Promises to Keep

Brian watching a sunset at Brockway Mountain, Michigan. Photo by Callen Harty.

(published by, 5/12/12)

I do not need marriage to prove my love.  It is, already, life-lasting.  It is, already, eternal.

For almost 21 years now my life partner, Brian, and I have shared our love without the sanctity of marriage.  We promised each other years ago that we would wait until the promise of equality was realized in our home state of Wisconsin.  We would like to be able to make a public declaration of our love and share that with our friends and family as others do every day without having to think about it.  We would like to no longer be considered second class citizens in the land we love.  We have waited patiently for that to happen.  Instead our neighbors enshrined a ban on recognizing our love into the Constitution.

We have waited patiently for the nation to mature into an understanding that our love is no less than that of a man and woman.  We have waited for political leaders to lead, to be courageous in taking a moral stand.  We have waited, and we have continued to grow in love while we waited.

Meanwhile, we have seen friends and relatives marry and divorce.  We have watched movie and television stars meet and marry within weeks and divorce in weeks more.  We have heard conservative radio commentators who have been married multiple times preach about the sanctity of marriage.  We have seen the divorce rate in this country rise well over 50%.  My patience with the hypocrisy is wearing thin.  My love for Brian is growing stronger.

I do not need marriage to validate my love.  But I do need the opportunity of marriage to know that I am a full member of a society where we are all supposed to be created equal.  Just as I never had a desire to join the military, but felt it important that I be afforded the opportunity, so too do I need marriage equality (and full equality in every way) to know that I am a fully accepted member of this society.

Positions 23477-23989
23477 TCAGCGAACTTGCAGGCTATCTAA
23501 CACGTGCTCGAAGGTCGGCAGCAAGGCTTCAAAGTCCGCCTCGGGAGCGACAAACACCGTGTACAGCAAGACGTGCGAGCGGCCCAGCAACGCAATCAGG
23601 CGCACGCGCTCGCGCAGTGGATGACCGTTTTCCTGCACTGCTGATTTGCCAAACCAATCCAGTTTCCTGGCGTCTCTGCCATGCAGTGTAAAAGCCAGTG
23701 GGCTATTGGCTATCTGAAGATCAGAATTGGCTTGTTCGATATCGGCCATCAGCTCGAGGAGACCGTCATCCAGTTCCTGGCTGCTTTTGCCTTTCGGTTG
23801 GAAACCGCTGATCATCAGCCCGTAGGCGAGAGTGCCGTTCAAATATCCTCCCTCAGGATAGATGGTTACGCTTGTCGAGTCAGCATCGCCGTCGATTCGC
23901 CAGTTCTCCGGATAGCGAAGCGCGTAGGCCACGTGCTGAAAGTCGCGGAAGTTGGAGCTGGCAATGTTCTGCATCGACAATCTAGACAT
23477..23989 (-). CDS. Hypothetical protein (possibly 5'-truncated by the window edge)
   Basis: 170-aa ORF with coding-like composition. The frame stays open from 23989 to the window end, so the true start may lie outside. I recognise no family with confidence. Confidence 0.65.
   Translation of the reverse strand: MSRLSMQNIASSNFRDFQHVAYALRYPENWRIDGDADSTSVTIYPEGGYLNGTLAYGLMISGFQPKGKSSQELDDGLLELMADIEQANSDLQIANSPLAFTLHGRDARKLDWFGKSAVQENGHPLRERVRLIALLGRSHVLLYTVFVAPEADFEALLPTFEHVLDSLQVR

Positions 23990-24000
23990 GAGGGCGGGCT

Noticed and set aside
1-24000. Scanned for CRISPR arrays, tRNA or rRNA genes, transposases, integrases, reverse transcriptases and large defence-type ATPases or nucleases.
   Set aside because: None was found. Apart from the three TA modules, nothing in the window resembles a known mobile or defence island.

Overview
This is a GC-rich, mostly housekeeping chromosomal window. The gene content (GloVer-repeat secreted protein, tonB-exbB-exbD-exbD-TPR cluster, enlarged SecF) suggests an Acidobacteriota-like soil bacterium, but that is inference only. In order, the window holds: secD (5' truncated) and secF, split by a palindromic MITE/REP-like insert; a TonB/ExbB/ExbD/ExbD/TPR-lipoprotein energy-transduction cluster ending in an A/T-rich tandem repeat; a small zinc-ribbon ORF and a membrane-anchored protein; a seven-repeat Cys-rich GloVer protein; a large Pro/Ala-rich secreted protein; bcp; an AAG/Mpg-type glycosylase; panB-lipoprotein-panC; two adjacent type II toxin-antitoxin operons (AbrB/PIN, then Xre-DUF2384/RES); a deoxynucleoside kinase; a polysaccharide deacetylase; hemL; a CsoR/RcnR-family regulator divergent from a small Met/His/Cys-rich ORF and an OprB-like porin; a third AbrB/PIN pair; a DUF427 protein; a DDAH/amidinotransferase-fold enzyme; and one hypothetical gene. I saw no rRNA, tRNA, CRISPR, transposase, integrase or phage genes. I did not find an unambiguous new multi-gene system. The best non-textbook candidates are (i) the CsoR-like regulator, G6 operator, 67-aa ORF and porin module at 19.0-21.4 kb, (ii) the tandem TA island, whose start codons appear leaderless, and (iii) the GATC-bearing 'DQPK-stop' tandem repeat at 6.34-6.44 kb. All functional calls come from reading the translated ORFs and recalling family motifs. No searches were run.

Like President Obama my position on marriage equality has evolved.  Years ago, when I was newly out and when as a gay man I had virtually no rights at all–before Wisconsin passed the nation’s first gay rights law in 1982–I would tell people that all I wanted was to find someone to love and with whom I could spend my life.  The thought of marriage was not even a possibility back then, and I honestly wasn’t sure that finding someone to love was all that possible either.  But I was willing to settle.  I was willing to take less.  No more.  I no longer hope for marriage equality in this country–I demand it!

I demand full participation in the daily life of this country.  I demand acceptance–not tolerance–acceptance.  I demand the opportunity to join hands in love in a way that is not similar to marriage, but is marriage.  Anything less is no longer acceptable.

I am thankful that the President finally spoke out on the issue, but words are useless without action.  Now the action needs to follow.  And while we wait for that action, while we continue to wait as we have for years, our love will continue to grow as it has for years.  It is a deep river overflowing its banks and it will not be contained any longer.